A professor in the School of Nursing at the UT Health Science Center San Antonio has received one of the nursing profession’s most prestigious research honors — the Episteme Award. The biennial award was presented to Kathleen R. Stevens, Ed.D., RN, ANEF, FAAN, by Sigma Theta Tau International (STTI), the Honor Society of Nursing, at the society’s 41st Biennial Convention in Grapevine, Texas.
In connection with her being named an Episteme Laureate, Dr. Stevens will be inducted into the International Nurse Researcher Hall of Fame in July at the society’s 23rd International Nursing Research Congress in Australia.
The Baxter International Foundation’s Episteme Award acknowledges a major breakthrough in the development of nursing knowledge that has resulted in a significant and recognizable benefit to the public. (Episteme is the Greek word for knowledge.)
Dr. Stevens, professor in the Department of Health Restoration and & Care Systems Management, is director of the Academic Center for Evidence-Based Practice (ACE), a School of Nursing center of excellence that she founded in 2000.
Through ACE, Dr. Stevens improves patient care through her efforts to build a workforce and work environments that move research quickly into high-quality care. Central to this effort is redesigning systems to ensure that patients receive safe care. “Bridging scientific results to bedside care involves hardwiring new knowledge into care delivery; stimulating clinicians to innovate, evaluate and adopt changes; and embracing patient and family preferences. In short, the goal is to find what research has shown to work best and put it into play for better outcomes,” Dr. Stevens said.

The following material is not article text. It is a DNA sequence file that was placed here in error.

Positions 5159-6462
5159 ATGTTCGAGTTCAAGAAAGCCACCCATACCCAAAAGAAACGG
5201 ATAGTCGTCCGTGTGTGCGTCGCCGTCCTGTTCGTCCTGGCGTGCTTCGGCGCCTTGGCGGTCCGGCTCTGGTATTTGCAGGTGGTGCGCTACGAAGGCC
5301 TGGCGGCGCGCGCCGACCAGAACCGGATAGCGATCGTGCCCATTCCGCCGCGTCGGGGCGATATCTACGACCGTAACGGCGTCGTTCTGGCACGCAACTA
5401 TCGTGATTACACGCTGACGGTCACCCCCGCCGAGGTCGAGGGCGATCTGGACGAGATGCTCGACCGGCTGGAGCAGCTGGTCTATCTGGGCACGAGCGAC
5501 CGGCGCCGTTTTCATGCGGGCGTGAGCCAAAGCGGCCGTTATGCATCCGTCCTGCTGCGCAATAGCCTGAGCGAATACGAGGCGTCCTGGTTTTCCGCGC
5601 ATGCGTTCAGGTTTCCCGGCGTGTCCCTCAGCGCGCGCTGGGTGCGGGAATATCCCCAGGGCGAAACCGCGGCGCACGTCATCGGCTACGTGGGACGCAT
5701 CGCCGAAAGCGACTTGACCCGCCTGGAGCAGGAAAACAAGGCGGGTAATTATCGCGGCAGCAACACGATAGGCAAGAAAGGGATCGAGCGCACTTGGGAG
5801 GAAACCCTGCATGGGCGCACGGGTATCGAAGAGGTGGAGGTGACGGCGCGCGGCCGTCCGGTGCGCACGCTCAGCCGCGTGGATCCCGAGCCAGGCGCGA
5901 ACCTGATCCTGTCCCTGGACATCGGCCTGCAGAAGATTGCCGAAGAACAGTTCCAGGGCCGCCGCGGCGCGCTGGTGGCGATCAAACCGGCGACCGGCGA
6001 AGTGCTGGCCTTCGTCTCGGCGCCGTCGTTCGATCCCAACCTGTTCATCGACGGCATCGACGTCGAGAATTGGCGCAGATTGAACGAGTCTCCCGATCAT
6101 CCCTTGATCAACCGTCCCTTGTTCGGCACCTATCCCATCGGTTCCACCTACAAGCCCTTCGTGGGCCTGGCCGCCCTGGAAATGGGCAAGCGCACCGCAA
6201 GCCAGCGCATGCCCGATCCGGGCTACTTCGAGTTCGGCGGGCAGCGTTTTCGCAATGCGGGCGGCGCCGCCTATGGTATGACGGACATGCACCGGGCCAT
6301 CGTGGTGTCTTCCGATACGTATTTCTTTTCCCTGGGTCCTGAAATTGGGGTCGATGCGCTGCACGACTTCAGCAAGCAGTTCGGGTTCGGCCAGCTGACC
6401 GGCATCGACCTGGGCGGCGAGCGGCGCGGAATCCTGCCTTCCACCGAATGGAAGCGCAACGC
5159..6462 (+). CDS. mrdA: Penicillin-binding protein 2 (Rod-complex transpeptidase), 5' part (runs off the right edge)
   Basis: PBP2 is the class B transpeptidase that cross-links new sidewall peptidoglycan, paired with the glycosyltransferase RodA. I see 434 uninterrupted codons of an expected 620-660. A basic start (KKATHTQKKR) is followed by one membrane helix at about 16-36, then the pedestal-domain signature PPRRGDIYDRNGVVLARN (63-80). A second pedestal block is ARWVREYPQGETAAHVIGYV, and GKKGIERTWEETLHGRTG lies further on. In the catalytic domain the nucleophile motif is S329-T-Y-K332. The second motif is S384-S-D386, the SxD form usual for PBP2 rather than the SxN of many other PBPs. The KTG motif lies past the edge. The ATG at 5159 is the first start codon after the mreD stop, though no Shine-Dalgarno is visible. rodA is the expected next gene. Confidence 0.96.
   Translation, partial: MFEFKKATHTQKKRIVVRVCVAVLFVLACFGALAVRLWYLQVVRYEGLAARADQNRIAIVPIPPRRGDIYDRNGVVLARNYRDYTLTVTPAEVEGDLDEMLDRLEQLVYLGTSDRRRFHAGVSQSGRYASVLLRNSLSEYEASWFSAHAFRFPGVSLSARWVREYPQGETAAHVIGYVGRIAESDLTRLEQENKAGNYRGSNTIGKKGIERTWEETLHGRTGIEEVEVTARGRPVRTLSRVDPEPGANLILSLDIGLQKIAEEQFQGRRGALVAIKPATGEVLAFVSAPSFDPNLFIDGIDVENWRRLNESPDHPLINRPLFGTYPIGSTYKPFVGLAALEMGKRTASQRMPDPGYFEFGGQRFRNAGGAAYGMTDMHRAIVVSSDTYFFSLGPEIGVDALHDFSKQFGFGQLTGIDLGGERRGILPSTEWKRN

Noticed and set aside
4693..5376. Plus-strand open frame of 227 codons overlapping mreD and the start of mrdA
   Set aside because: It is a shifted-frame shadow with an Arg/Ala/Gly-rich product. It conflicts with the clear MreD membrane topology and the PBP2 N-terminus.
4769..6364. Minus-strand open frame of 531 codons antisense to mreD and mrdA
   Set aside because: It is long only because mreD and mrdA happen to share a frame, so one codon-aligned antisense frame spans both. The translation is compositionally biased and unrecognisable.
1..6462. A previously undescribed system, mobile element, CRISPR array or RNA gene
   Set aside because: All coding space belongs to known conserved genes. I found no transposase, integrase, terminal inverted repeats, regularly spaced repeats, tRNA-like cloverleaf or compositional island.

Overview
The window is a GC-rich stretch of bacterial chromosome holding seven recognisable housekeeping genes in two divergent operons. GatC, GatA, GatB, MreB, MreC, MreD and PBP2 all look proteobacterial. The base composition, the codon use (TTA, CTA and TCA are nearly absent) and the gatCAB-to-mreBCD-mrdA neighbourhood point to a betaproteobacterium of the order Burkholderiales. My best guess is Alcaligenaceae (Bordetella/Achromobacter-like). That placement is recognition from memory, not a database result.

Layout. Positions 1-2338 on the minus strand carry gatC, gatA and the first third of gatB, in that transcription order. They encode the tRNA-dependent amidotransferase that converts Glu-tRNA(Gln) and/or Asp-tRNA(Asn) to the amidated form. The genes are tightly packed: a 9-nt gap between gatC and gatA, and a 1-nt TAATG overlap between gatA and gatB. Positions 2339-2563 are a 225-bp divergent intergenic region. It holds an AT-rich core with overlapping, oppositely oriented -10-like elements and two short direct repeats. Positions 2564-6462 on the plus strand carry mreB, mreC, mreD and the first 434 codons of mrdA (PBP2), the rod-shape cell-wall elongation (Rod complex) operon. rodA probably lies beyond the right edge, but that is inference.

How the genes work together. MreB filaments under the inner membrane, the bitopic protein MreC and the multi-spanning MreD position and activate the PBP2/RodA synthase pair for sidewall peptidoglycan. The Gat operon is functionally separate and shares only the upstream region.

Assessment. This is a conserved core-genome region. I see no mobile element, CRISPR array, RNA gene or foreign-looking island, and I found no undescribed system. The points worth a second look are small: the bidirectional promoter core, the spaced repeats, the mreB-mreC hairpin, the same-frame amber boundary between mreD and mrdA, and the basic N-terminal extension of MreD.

To accomplish this, Dr. Stevens developed theories of evidence-based practice, established national consensus on new skills needed in clinical care and initiated a series of professional development conferences for clinicians, scientists and hospital leaders. The conferences include the Summer Institute on Evidence-Based Practice, the Educators Evidence-Based Practice Workshop and the Improvement Science Summit. The Summer Institute, launched in 2002, celebrated its 10th annual program in July. Over the past decade, more than 5,000 participants have attended the institute, bringing change to hundreds of institutions.
Additionally, Dr. Stevens developed the Improvement Science Research Network (ISRN), a national online research laboratory that enables academic and practice associates to conduct improvement research, accelerating the transformation of health care into safe and reliable systems. “The bridge between scientists and clinical service represents an ongoing commitment to excellence in health care and the advancement of nursing science,” she explained.
“The Episteme Award is a tremendous honor. It is the capstone of my career in nursing,” Dr. Stevens said. “I stand tall because I stand on the shoulders of the mentors and colleagues who came before me, as well as with those who are working now to improve patient care.”
Sigma Theta Tau International, the Honor Society of Nursing, is a nonprofit organization whose mission is to support learning, knowledge and professional development of nurses committed to making a difference in health worldwide. Its 125,000 members include practicing nurses, instructors, researchers, policymakers, entrepreneurs and others in 90 countries.
Photo on front page: (Left to right) Patricia Thompson, CEO of Sigma Theta Tau International (STTI), and Alice Campbell from the Baxter Foundation present Kathleen Stevens, Ed.D., RN, ANEF, FAAN, with the Episteme Award, while Karen Morin, STTI immediate past president, looks on. Photo courtesy of John Hudson Photography.